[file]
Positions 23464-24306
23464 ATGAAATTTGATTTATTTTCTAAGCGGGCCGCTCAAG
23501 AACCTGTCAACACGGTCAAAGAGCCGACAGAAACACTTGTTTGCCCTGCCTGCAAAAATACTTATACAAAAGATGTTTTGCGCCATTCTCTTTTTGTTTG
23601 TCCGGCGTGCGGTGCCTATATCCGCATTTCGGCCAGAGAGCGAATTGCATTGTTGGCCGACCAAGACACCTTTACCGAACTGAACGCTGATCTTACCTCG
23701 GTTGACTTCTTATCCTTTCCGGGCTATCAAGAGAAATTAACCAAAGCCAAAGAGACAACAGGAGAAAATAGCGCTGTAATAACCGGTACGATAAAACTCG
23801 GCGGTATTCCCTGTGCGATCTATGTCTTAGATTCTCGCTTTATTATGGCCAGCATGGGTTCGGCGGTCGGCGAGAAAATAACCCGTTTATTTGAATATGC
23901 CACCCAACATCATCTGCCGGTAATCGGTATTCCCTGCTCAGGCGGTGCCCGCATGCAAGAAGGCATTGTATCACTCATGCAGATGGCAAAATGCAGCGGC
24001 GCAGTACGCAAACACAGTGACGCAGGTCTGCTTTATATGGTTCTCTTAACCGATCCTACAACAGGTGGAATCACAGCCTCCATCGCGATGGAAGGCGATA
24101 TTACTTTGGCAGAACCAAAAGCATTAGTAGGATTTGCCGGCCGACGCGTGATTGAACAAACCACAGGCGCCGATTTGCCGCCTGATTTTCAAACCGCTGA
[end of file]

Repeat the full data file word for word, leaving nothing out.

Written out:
Positions 23464-24306
23464 ATGAAATTTGATTTATTTTCTAAGCGGGCCGCTCAAG
23501 AACCTGTCAACACGGTCAAAGAGCCGACAGAAACACTTGTTTGCCCTGCCTGCAAAAATACTTATACAAAAGATGTTTTGCGCCATTCTCTTTTTGTTTG
23601 TCCGGCGTGCGGTGCCTATATCCGCATTTCGGCCAGAGAGCGAATTGCATTGTTGGCCGACCAAGACACCTTTACCGAACTGAACGCTGATCTTACCTCG
23701 GTTGACTTCTTATCCTTTCCGGGCTATCAAGAGAAATTAACCAAAGCCAAAGAGACAACAGGAGAAAATAGCGCTGTAATAACCGGTACGATAAAACTCG
23801 GCGGTATTCCCTGTGCGATCTATGTCTTAGATTCTCGCTTTATTATGGCCAGCATGGGTTCGGCGGTCGGCGAGAAAATAACCCGTTTATTTGAATATGC
23901 CACCCAACATCATCTGCCGGTAATCGGTATTCCCTGCTCAGGCGGTGCCCGCATGCAAGAAGGCATTGTATCACTCATGCAGATGGCAAAATGCAGCGGC
24001 GCAGTACGCAAACACAGTGACGCAGGTCTGCTTTATATGGTTCTCTTAACCGATCCTACAACAGGTGGAATCACAGCCTCCATCGCGATGGAAGGCGATA
24101 TTACTTTGGCAGAACCAAAAGCATTAGTAGGATTTGCCGGCCGACGCGTGATTGAACAAACCACAGGCGCCGATTTGCCGCCTGATTTTCAAACCGCTGA